The World Of Work Has Changed Forever

I was networking around recently and catching up with chums old and new.  The one thing that struck me was that the world of work was proving to be a huge stress.  Well beyond the normal range.  It was a rare bird who was enjoying the world of work right now. I’ll share some quotes from people down below.

It wasn’t always like this … in the last decades of the last millennium most people I knew enjoyed their work.  Although a lack of economic growth is certainly a contributory factor I believe it masks some underlying one-off shifts.  The world of work has changed forever.

I wondered how I could help… and so here we have a three-part YouTube presentation.  I felt that people – especially those so overloaded that they didn’t have time to think it through (which is most folks these days) – could do with succinct summaries from three perspectives: Educational (“what on earth is going on?”), Analytical (“why is it going on?”) and Inspirational (“we live in a unique time of opportunity”).

The World Of Work Has Changed Forever - 3 Parts

Onto my research findings.  If you can relate to any of these comments then the talk is definitely for you 🙂

Folks in work were complaining about “always being expected to work at 120%”. Another friend was seeing a neurologist. Another had managed to quit antidepressants only recently.  Another critiqued the approach in his megabank as “everything is sliced and diced into such tiny chunks that no-one is managing the overall picture .. the only ones who see the big picture are too high up to do anything about it”.   Another had started a gig at a different megabank and described it in a whisper as “an awful place”.  Another said he was feeling good right now only as “some complete pain is on holiday for two weeks”. Two (at different megacos) were, like many, on short-term contracts and had received emails cutting their pay by 10%  (which of course would be illegal if they were full-time employees). Another said that his business would be disintermediated in a few years and everyone there knew it but were just too comfortably paid to go out there and do it for themselves.

Folks out of work were as stressed – just in a different way. Some, many years out of college, had yet to get a real career ignited. All were used to sending out “tailored CV”s only for it to land alongside another 400 applicants’ and get less than thirty seconds of “attention”. Many had noticed commoditisation going on – jobs get more and more square-peg (and uninteresting) and the rates get lower. Chums around 50 felt that the only -ism permissible in the modern world is ageism – under the guise of “oh, you have too much experience” – which is universally translated as “you know too much” and “we want cheaper”.  Someone said “all that are required right now are ‘cheap non-boat-rockers’ “. Another that “we designed a system in my last place that required cheap, lowly skilled people to operate. Not only that but it worked better the less they knew”. In these days of cost-cutting the paradigm of “get the best employees you can” has clearly leapt out of the window.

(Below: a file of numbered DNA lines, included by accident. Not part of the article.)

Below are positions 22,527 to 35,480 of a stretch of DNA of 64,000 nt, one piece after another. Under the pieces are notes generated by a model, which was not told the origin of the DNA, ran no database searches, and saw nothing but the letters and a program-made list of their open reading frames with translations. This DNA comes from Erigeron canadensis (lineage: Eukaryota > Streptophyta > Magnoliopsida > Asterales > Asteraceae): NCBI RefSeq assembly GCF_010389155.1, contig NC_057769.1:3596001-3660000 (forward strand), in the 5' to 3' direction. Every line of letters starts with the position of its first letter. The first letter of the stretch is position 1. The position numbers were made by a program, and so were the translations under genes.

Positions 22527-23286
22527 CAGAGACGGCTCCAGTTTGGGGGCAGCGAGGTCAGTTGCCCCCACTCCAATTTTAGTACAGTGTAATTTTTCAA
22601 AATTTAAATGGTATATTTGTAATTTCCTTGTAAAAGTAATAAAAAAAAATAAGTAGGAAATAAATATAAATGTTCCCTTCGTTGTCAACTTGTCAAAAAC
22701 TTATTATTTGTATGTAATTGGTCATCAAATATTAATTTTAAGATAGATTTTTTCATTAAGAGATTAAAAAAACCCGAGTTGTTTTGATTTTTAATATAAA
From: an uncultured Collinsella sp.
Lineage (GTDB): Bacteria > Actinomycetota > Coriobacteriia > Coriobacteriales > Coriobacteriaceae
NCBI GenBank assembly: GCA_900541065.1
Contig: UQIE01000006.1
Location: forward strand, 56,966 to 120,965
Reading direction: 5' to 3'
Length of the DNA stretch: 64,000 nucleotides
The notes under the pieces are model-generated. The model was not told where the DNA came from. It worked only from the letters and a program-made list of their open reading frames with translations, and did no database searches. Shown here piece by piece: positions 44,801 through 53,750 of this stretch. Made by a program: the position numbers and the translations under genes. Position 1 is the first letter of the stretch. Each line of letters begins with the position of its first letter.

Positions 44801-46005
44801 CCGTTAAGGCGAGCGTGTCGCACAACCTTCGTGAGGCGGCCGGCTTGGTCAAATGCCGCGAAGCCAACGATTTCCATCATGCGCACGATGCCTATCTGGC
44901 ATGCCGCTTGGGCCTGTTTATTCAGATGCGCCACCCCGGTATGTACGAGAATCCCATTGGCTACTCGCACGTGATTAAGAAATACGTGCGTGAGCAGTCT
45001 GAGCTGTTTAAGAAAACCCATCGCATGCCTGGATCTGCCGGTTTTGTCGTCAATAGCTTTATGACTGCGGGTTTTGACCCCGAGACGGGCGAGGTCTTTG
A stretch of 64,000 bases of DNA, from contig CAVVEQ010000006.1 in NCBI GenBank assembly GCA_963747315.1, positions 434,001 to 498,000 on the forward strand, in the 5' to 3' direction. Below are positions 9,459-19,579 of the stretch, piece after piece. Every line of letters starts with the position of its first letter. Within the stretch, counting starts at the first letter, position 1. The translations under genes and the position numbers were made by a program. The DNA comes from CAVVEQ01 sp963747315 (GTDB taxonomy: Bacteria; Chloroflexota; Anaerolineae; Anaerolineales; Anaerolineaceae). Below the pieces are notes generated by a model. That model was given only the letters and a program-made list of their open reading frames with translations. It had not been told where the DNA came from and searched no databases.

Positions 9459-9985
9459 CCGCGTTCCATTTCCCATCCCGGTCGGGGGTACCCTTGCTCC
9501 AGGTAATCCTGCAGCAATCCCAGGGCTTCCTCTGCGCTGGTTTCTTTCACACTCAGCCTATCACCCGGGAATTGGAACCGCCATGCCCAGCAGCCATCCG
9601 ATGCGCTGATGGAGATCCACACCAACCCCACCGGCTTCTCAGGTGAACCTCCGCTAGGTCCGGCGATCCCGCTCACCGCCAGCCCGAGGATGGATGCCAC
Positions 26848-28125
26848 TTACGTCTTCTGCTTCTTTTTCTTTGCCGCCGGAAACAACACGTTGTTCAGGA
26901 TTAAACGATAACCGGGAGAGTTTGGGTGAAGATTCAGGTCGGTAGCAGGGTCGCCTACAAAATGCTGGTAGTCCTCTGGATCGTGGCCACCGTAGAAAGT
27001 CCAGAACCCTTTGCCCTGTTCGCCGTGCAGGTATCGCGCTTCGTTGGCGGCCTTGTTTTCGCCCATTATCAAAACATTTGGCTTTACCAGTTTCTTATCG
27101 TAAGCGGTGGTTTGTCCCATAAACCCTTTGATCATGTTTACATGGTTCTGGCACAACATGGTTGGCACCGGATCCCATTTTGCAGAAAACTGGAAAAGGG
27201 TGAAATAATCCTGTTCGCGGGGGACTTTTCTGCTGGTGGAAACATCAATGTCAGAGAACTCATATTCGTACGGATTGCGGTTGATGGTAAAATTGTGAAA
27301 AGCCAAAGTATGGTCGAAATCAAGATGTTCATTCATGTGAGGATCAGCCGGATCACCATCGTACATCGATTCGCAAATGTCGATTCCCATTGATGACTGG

Folks with kids were anxious about what on earth the world of work would look like when their kids reached employment age.

Everyone was unclear about where this was all leading to in the medium term.  In the short-term all felt “more of the same” was the only option. Kind of ‘imprisoned’ if you like.

Underlying all this was a common emotional theme of unhappiness and stress.  Much/most of this is never publicly shared – people felt open speaking to me but rarely mention any of this to colleagues.  Instead in the office they felt obligated to put on a mask of “commitment” and “cheerfulness” lest they be the next one for the chop.

This was the background to the back of my brain whirring and clicking away as to how could I help them?.  The final straw was a friend (who knows I am fascinated by the new paradigms of the 21st Century) calling me and asking if I could “send some links” for his son who was interested in design and manufacturing.  Generally I always send such emails straight off – I didn’t this time.  The sad truth is most of the times people get “some links” they just never get the time to open them.  Plus if the do a link or to lacks an explanatory context to make sense of it – it becomes another “info bite” along the zillion other that week. Even if there is an antidote waiting in their inbox it just becomes another source of stress, another thing for the brain to remember (“ah must read those links from Mike”). In this way even emailing the perfect antidote would just augment the condition it was intended to remedy.

So at 03:00 one Saturday morning my brain woke me up to busy itself thinking … many hours later here are some thoughts, ideas, answers, pointers that might help you and others.  If so please like/share 🙂

If you only have time for one part I suggest Part 3 as it’s the most inspirational and positive and it seems to me the world needs a lot of that vibe right now. It covers the “good news” that, although the media trains us to focus on the negative, right now underneath all of that I believe we actually live in a unique Age of Empowerment and a new Golden Age of Creativity 🙂

Part 1/3 – Hey Man What’s Happening?

Part 2/3: Factoryisation Proceeds Apace

Part 3/3: A Golden Age of Creativity

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